Top 5 Irish Drinks

When you visit Ireland you’ll inevitably try the local cuisine, some uniquely Irish dishes and high quality fresh produce that’s available across the country in restaurants, artisan food shops and country markets. Ireland really has a lot to offer for food lovers with some of the best farmhouse cheeses and freshest seafood imaginable. As well as the great food Ireland has to offer – it also has a variety of drinks that must be tried to experience the true taste of Ireland. There are many to sample but here are five that I know you’ll love…


#5 Murphy’s Irish Stout


Similar in appearance to Guinness and brewed in Cork, this black stout is un-carbonated and has a lighter, less bitter flavour than the better known Guinness. It requires a two part pour, whereby the person pulling the pint fills the glass until it is about 2/3 full then leaves it settle for a few minutes before filling it to the brim. The creamy white foam head is usually an inch thick. You should wait for the stout to turn from dark brown to black before drinking it. There is a long standing rivalry between Murphy’s and Guinness drinkers – both believing their chosen beverage to be superior. Try both and make up your own mind. For those with a sweet tooth a dash of black current cordial can be added before pouring the pint – however most seasoned Murphy’s drinkers will consider this practice sacrilegious.


#4 Bailey’s Irish Cream


This luxurious, utterly indulgent blend of dairy cream and triple distilled whiskey is a firm favourite amongst the Irish, especially at Christmas time. The cream used is from grass fed cows and sourced from small Irish farms. Usually served over ice, it can be enjoyed anytime but its creamy sweetness is perfect after a meal. Although there are lots of new flavours available, such as orange truffle and coffee flavour, the original is possibly the best and is often used to flavour cheese cakes and truffles. Although Bailey’s Irish Cream is now available in 150 countries around the world – sipping it next to an open fire overlooking the green fields of Ireland makes it all the sweeter! 


#3 Irish Coffee


Drinking an Irish coffee is the perfect way to warm up after a blustery walk or an ideal accompaniment to a dessert. The hot cocktail is a mix of coffee, whiskey, brown muscovado sugar and cold double cream. This warming drink is credited to Joe Sheridan, a head chef in Foynes, County Limerick in the 1940s, who is said to have made the drink for American visitors. The method of mixing the drinks is crucial and the ingredients, of course should be the best. Rich flavoursome coffee should fill the glass to 2/3 full to leave space for the cream. The sugar is then added and stirred until fully dissolved. Then the whiskey (none of the cheap stuff) is added. The coffee is stirred again before the double cream is added. Avoid the sweet canned cream – for an authentic Irish coffee, whisk good quality Irish double cream gently and pour it in slowly over the back of the spoon. A dusting of nutmeg on top - Perfect!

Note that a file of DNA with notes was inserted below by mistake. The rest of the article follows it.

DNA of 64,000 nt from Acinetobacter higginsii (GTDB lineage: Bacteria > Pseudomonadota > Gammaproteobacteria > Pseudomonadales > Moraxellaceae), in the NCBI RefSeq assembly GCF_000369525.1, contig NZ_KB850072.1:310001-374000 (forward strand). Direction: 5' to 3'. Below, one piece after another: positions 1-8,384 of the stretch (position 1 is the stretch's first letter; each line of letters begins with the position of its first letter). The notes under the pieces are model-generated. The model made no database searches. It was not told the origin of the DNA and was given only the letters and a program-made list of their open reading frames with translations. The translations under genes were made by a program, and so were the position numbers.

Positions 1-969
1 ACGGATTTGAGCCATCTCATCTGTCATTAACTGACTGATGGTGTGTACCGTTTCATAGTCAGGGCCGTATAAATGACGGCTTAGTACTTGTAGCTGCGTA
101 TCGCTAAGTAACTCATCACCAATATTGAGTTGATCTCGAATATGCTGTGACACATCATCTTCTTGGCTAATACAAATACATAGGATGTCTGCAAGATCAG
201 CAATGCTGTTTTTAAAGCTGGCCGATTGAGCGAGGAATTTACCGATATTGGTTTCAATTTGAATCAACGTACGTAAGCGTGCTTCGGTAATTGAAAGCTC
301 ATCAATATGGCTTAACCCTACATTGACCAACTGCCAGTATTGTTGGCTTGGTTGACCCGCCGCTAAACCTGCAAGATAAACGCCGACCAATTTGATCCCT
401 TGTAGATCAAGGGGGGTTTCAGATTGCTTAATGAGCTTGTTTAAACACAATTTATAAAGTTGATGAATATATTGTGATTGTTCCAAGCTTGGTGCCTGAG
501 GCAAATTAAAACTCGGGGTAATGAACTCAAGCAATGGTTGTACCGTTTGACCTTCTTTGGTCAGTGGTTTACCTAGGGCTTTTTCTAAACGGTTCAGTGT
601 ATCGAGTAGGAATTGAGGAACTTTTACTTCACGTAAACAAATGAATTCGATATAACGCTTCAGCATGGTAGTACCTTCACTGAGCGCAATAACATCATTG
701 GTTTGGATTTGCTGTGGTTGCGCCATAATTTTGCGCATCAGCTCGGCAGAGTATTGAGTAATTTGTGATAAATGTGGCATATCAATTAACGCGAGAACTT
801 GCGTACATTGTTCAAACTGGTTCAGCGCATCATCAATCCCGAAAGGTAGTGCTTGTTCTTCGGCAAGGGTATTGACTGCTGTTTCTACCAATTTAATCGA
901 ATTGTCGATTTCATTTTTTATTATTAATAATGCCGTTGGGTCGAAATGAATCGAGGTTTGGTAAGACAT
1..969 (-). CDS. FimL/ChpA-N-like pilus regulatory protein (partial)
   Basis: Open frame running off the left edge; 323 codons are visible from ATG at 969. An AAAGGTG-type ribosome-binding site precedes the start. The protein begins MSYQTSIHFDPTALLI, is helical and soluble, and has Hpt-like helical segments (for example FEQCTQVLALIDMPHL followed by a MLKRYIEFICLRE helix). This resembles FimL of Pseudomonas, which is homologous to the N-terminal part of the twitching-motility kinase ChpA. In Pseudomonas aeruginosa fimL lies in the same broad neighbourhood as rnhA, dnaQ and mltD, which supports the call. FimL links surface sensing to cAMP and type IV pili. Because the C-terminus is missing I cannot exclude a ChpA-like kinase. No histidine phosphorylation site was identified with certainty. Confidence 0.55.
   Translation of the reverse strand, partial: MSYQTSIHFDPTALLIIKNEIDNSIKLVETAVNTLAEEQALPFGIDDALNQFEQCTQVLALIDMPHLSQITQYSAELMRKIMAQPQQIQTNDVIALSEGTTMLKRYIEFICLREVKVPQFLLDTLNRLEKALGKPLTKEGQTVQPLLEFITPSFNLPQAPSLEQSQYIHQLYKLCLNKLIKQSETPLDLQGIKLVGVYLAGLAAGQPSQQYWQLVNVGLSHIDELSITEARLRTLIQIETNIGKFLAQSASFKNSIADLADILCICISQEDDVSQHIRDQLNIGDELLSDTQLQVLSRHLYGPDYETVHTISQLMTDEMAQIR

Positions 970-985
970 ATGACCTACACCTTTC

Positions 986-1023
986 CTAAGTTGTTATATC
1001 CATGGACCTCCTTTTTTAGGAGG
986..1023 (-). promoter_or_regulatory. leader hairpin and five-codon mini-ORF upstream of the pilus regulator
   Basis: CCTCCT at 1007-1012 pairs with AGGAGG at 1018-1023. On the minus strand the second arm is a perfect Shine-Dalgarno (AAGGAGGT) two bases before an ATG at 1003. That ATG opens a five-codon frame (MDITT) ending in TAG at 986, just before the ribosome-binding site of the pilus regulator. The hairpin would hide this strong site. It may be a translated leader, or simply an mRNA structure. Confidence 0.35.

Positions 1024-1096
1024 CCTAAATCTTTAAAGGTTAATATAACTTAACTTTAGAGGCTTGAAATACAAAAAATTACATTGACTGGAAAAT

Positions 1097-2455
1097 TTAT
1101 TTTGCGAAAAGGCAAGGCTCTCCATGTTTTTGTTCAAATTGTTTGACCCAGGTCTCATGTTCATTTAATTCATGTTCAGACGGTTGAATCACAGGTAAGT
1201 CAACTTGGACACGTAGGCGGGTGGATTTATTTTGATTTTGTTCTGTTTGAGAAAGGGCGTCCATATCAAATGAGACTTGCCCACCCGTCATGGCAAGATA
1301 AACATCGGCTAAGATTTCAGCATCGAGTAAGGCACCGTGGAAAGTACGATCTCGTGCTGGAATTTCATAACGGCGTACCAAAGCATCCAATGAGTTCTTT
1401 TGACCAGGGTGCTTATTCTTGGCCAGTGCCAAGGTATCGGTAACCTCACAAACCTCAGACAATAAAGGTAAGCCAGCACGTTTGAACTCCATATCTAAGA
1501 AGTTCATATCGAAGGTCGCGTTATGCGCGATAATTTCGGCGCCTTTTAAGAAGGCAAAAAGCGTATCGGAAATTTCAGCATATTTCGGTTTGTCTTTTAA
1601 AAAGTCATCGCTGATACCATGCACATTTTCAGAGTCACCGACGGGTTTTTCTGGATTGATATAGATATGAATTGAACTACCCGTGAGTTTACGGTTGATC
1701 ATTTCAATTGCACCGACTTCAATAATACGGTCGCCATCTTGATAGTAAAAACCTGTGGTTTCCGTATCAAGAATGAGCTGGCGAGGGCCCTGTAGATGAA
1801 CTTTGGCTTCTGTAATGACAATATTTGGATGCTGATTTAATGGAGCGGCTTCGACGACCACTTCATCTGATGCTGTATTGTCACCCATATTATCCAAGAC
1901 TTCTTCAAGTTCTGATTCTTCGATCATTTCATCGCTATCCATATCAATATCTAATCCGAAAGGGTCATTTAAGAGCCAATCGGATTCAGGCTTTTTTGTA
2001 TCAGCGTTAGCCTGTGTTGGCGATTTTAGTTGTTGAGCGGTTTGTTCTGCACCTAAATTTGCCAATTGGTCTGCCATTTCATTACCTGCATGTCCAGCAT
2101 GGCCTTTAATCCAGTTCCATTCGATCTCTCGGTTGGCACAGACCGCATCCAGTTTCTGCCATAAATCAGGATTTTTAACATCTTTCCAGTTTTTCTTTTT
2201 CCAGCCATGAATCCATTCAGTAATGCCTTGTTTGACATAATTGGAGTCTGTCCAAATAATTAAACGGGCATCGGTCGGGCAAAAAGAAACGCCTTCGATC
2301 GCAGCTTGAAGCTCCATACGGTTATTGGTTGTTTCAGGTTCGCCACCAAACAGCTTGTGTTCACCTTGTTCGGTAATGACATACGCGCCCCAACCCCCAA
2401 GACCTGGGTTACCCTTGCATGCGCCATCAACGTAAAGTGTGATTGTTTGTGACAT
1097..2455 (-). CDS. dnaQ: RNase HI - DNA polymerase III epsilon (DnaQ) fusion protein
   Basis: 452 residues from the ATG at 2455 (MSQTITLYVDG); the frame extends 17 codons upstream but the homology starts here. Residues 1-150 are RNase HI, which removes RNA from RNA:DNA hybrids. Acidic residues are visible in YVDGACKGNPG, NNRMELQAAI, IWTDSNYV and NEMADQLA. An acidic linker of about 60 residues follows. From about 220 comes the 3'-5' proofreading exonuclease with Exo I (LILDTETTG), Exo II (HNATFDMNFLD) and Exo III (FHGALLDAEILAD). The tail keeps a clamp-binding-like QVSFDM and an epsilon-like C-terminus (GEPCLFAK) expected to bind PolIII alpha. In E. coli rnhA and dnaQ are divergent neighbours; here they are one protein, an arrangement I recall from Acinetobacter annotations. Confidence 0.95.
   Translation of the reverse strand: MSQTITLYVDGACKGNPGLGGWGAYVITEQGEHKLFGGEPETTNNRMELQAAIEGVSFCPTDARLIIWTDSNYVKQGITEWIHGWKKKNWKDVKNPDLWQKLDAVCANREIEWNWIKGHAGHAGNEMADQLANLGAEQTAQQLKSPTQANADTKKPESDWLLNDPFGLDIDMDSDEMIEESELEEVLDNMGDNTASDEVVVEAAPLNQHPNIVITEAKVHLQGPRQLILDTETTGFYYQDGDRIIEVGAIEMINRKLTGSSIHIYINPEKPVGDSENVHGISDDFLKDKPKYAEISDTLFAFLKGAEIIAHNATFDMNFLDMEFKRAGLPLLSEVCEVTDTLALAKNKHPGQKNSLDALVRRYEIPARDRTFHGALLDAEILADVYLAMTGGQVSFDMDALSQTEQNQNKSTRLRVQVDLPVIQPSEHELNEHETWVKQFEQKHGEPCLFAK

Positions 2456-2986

#2 Middleton Very Rare Whiskey


Irish speakers call whiskey ‘uisce beatha’ (pronounced ishka ba-ha) which, directly translated, means ‘water of life’.  If you too believe that whiskey is the water of life then you’ll want to try the award winning Middleton Very Rare – produced annually by Irish Distillers at the New Midleton Distillery, in Midleton, East Cork. It’s a mix of pot still and grain whiskeys, matured for twelve to twenty years in ex-bourbon American Oak barrels. Each vintage is unique and only a limited amount of individually numbered bottles are produced, making it quite collectible. For the whiskey enthusiast you can visit the Distillery in Midleton to see where the magic happens. For €300 you can have the Academy Experience Package, where you learn how to make whiskey and leave with a bottle of Middleton Very Rare Whiskey at the end of the day.


#1 Guinness


No top five list of Irish beverages would be complete without the country’s longstanding favourite – Guinness. You haven’t tried Guinness until you’ve tasted it in Ireland. I know many an Irish Guinness drinker who wouldn’t touch a pint of the black stuff in any country other than their own - ‘It doesn’t travel well’, they say. Made from barley, roast malt extract, hops, and brewer's yeast and the essential ingredient – Irish water (this is said to give it its superior taste). Arthur Guinness started brewing ales in 1759 at the St. James's Gate Brewery, Dublin. This Irish dry stout is still brewed in the city centre. You can visit the Storehouse and learn about the fascinating history of Ireland’s favourite drink and you’ll even be given a free pint in the world-famous rooftop Gravity Bar at the end of the tour. One for the bucket list for sure. After the Guinness tour why not have another pint in the Brazen Head. The pub, on Lower Bridge Street, is said to be the oldest in Ireland, dating back to 1198, and is a stone’s throw from St James’s Gate Brewery and the Guinness Storehouse.

As well as these well-known favourites, Ireland has an abundance of relatively new craft breweries, such as the West Cork Brewing Co. and brewpubs like the Franciscan Well and Rising Sons, in Cork, where you can taste a variety of local beers that are produced on the premises. Small distilleries including the Glendalough Distillery and the Black Water Distillery are producing great products that are worth a try. Don’t be afraid to ask bar staff for their recommendations – they’ll be happy to help. Happy tasting! 

 

Erica McCarthy